April 23, 2013
Appeal from the Order Entered October 24, 2012 In the Court of Common Pleas of Erie County Civil Division at No(s): 011014-2001
The opinion of the court was delivered by: Olson, J:
NON-PRECEDENTIAL DECISION - SEE SUPERIOR COURT I.O.P. 65.37
BEFORE: BENDER, GANTMAN and OLSON, JJ.
JUDGMENT ORDER BY OLSON, J:
Appellant, W.J.B. ("Father"), appeals from an order appointing a guardian ad litem for M.B. ("Child"), Father's biological child with Appellee, N.L.C. ("Mother").*fn1
At all relevant times, Father and Mother were parties to a June 7, 2007 custody order which granted Mother primary custody of Child with Father receiving partial custody. On August 9, 2012, Father filed a motion for special relief alleging, inter alia, that he had not had contact with Child since December 16, 2011.
At a hearing on October 10, 2012, the trial court received testimony and evidence from the parties and, on October 24, 2012, the court issued an order appointing a guardian ad litem for Child. Father appealed the order appointing the guardian on November 21, 2012.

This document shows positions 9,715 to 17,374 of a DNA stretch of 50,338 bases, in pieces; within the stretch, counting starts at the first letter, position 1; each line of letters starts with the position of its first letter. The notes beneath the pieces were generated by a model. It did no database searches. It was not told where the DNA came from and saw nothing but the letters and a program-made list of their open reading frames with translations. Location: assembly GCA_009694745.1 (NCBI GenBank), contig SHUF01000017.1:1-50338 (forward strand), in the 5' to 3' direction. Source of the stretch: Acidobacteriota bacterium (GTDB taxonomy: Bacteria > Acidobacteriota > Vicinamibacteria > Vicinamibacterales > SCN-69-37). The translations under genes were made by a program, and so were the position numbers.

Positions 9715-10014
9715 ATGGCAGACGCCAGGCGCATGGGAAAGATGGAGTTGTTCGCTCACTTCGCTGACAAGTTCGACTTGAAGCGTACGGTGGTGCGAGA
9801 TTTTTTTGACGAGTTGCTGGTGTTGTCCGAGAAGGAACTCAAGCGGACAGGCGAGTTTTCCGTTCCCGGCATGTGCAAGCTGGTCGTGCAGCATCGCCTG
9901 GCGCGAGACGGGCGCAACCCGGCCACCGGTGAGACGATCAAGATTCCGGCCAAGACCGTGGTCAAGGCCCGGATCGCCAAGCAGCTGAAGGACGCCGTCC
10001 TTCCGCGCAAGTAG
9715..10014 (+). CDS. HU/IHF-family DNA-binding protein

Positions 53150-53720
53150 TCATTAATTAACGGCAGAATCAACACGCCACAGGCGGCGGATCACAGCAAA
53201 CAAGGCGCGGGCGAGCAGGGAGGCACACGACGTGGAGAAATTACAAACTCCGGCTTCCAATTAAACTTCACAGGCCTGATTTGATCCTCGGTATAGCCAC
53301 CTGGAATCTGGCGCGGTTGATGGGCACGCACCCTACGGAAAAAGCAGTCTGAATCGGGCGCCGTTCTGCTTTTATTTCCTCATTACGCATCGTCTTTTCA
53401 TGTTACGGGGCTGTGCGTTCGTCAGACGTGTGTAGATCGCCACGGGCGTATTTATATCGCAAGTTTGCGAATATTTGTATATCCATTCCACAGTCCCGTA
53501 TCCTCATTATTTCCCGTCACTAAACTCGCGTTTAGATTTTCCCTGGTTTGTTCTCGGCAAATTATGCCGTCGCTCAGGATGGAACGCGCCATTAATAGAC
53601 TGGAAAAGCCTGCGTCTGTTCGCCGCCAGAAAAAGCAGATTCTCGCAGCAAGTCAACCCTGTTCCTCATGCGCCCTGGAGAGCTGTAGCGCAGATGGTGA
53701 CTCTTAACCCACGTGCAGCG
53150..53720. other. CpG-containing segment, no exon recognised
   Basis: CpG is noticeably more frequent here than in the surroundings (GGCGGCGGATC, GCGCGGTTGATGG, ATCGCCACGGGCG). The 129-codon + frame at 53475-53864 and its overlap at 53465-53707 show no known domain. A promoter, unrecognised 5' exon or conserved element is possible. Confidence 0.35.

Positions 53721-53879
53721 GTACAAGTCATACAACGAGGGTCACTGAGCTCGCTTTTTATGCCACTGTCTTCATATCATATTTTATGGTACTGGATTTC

"[A]n appeal may be taken from: 1) a final order or an order certified as a final order [under Pa.R.A.P. 341]; 2) an interlocutory order as of right [under Pa.R.A.P. 311]; 3) an interlocutory order by permission [under Pa.R.A.P. 312]; or, 4) a collateral order [under Pa.R.A.P. 313]." In re Estate of Cella, 12 A.3d 374, 377 (Pa. Super. 2010). Under Rule 341, a final order is one that disposes of all the parties and all the claims, is expressly defined as a final order by statute, or is entered as a final order pursuant to the trial court's determination under Rule 341(c). Id. at 378. We have held that an order denying a parent's motion to appoint a guardian ad litem for a child in the context of a custody dispute did not constitute a final, appealable order. See Givens v. Givens, 450 A.2d 1386, 1388 (Pa. Super. 1982)
Applying these principles, the order appointing the guardian ad litem clearly was not final. The court's October 24, 2012 order did not address the substantive claims raised in Father's motion and it in no way prevents Father from pursuing the relief he requested in his filing. Moreover, when a final judgment has been entered in the trial court, Father will then have the opportunity to raise the issue of whether the trial court acted properly in appointing the guardian ad litem. Accordingly, we quash.